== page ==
|Filed Dec. 6, 1988|
Lowell D. Regstad and R. A. (Tony) Kost, Plaintiffs and Appellees
Edward H. Steffes, Steffes Farm Group, a partnership, Adolph Henke, and Frances Henke, Defendants and Appellants and Steffes Farm Group, a partnership, and Edward H. Steffes, individually, Third-Party Plaintiffs and Appellants
City of Fargo, a municipal corporation, and County of Cass, a municipal corporation, Third-Party Defendants and Appellees
Civil No. 870326
Appeal from the District Court of Cass County, the Honorable Norman J. Backes, Judge.
Opinion of the Court by VandeWalle, Justice.
Daniel J. Crothers, of Nilles, Hansen & Davies, Ltd., Fargo, for plaintiffs and appellees.
David Garaas, of Garaas Law Firm, Fargo, for defendants, appellants, and third-party plaintiffs and appellants.
Garylle B. Stewart, Assistant City Attorney, Fargo, for third-party defendant and appellee City of Fargo.
Robert G. Hoy, State's Attorney, Fargo, for third-party defendant and appellee County of Cass (on brief).
Regstad v. Steffes
Edward H. Steffes and Steffes Farm Group (hereinafter collectively referred to as Steffes) appealed from a partial summary judgment quieting title in Lowell D. Regstad and R.A. Kost (hereinafter collectively referred to as Regstad) to land which had been forfeited for nonpayment of taxes. Because no order comporting with Rule 54(b), N.D.R.Civ.P., was entered, we dismiss the appeal.1
Steffes owned lots in the city of Fargo. Cass County acquired title to the lots by tax deeds. In January 1987 Cass County informed Fargo that it could purchase the lots for $1.00 per lot if Fargo sent a letter to Cass County authorizing the County to cancel all special assessments on the property. The notice also specified there would be a 30-day waiting period before the deed could be issued as the county auditor "is required to give notice to the former owner." On February 18, 1987, Fargo notified Cass County that it wished to purchase the lots and directed the County to cancel all 1986 and prior-year special assessments on the lots. The Cass County auditor notified Steffes of a 30-day period within which to redeem by paying the delinquent taxes, penalties, and interest. Steffes did not redeem and Fargo received deeds to the lots which were recorded between March 26 and April 7, 1987. Fargo publicly advertised the lots for sale on April 26 and April 29, requesting sealed proposals by May 4. Regstad purchased the lots from Fargo on May 4, 1987, and received a quitclaim deed from the County.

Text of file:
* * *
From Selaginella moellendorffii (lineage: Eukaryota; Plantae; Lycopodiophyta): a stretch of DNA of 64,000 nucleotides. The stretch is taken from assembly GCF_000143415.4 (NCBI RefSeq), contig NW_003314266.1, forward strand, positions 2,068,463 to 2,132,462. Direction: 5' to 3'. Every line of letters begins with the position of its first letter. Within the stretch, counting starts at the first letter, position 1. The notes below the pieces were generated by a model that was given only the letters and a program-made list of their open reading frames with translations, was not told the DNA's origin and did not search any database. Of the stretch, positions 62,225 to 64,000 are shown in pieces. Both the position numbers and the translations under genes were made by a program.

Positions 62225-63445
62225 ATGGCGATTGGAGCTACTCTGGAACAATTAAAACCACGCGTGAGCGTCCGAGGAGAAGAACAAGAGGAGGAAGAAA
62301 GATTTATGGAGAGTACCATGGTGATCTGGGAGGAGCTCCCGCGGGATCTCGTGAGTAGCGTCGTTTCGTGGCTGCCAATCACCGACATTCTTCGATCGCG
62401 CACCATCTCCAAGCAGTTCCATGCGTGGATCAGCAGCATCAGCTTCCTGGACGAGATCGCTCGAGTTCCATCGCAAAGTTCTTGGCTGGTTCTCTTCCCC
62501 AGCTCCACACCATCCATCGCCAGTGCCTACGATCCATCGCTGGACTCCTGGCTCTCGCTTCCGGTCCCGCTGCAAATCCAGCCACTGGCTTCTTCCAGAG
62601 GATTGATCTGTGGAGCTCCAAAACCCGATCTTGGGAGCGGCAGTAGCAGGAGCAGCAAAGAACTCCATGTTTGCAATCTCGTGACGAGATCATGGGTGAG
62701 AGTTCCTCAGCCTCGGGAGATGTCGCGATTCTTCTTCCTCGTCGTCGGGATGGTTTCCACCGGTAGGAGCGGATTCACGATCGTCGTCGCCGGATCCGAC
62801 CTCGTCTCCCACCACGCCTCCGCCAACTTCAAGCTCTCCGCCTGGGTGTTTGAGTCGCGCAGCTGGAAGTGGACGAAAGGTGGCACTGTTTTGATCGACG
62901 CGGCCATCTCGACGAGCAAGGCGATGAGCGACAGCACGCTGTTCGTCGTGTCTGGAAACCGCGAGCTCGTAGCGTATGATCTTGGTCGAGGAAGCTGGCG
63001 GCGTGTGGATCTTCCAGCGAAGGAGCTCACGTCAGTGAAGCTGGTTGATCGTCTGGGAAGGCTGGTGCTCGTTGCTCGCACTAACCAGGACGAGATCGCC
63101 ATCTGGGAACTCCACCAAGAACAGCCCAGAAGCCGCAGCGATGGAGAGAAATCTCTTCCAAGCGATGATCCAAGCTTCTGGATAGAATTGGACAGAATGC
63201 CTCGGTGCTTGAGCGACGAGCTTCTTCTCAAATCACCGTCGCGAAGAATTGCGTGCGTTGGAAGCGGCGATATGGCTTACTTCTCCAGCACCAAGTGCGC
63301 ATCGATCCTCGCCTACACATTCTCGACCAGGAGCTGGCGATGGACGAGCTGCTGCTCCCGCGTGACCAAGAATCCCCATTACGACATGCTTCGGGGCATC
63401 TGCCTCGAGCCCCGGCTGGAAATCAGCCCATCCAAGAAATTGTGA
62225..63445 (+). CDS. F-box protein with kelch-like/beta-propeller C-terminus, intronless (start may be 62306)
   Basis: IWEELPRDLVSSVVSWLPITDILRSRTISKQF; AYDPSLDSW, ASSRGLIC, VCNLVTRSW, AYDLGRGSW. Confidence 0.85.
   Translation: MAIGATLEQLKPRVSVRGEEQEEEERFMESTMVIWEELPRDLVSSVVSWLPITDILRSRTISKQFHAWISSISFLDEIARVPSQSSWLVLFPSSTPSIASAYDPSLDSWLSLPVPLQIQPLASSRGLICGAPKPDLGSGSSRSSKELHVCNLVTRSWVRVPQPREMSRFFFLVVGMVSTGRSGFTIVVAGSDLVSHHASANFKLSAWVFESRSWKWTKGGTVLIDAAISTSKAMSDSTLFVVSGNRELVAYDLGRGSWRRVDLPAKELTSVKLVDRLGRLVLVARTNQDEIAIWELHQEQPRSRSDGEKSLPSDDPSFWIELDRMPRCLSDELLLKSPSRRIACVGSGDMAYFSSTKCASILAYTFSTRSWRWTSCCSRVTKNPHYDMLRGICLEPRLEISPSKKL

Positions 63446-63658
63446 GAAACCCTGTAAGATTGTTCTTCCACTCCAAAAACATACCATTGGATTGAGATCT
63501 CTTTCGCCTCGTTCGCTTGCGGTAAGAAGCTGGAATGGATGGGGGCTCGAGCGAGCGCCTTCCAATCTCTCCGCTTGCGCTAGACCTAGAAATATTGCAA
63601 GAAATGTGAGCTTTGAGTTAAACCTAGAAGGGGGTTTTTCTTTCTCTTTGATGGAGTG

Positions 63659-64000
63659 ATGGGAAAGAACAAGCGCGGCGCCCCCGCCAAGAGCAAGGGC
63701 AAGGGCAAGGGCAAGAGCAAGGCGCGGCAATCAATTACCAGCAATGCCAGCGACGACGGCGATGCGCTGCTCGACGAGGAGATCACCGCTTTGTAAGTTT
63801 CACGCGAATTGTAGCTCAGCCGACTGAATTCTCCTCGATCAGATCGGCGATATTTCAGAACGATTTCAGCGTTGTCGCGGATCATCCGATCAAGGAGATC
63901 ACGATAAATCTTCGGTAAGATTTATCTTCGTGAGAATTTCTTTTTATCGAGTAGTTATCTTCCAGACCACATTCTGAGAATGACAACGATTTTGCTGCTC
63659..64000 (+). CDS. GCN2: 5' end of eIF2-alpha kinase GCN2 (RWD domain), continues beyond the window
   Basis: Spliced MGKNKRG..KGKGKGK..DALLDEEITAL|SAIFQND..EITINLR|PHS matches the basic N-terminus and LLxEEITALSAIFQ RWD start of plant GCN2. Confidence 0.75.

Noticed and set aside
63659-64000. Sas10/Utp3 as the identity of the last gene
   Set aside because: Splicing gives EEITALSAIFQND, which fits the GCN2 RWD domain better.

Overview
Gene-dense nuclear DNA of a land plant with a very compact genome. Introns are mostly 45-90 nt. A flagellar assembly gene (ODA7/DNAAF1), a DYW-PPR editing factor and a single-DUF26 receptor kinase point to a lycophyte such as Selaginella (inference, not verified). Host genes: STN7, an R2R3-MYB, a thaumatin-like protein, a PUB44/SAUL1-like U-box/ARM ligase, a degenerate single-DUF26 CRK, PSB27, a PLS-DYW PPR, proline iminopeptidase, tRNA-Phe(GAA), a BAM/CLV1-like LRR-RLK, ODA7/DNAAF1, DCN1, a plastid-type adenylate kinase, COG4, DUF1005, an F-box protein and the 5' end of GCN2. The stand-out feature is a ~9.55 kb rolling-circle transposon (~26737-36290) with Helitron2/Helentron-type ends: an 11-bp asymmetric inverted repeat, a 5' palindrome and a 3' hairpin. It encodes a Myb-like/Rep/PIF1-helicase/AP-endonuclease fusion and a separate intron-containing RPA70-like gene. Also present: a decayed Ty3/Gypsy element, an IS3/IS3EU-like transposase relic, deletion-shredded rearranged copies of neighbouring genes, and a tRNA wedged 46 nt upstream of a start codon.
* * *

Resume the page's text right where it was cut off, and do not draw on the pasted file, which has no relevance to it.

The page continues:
Regstad brought an action to quiet title to the property naming Steffes as parties. Steffes answered the complaint and filed a third-party complaint against Fargo and Cass County for damages if Regstad succeeded in the quiet-title action. Fargo and Cass County answered the third-party complaint and Fargo counterclaimed against Steffes seeking contractual indemnification for losses from nonpayment of the special assessments. The trial court granted Regstad's motion for summary judgment quieting title to the property in Regstad, ordered summary judgment in favor of Fargo and Cass County on the third-party complaint, and denied Steffes's motion for summary judgment on the counterclaim. Fargo's counterclaim against Steffes thus was not resolved by the partial summary judgment.
Rule 54(b), N.D.R.Civ.P., provides:
"If more than one claim for relief is presented in an action, whether as a claim, counterclaim, cross-claim, or third-party claim, or if multiple parties are involved, the court may direct the entry of a final judgment as to one or more but fewer than all of the claims or parties only upon an express determination that there is no just reason for delay and upon an express direction for the entry of judgment. In the absence of that determination and direction, any order or other form of decision, however designated, which adjudicates fewer than all of the claims or the rights and liabilities of fewer than all the parties does not terminate the action as to any of the claims or parties, and the order or other form of decision is subject to revision at any time before the entry of judgment adjudicating all the claims and the rights and liabilities of all the parties." [Emphasis supplied.]
It is apparent from the wording of the rule that, in the absence of the express determination that there is no just reason for delay and an express direction for the entry of judgment, there is no final judgment. This court has long held that no appeal lies from a judgment that is interlocutory and not final. E.g., Anderson v. Bothum, 77 N.D. 678, 45 N.W.2d 488 (N.D.1950). We have recently reiterated that holding where partial summary judgment left an unresolved counterclaim and no order or expression complying with Rule 54(b) was entered by the trial court. Gillmore v. Morelli, 425 N.W.2d 369 (N.D.1988). Although the parties may not have questioned the appealability of the judgment, we must dismiss an appeal on our own motion if we conclude that it fails to grant jurisdiction. Id.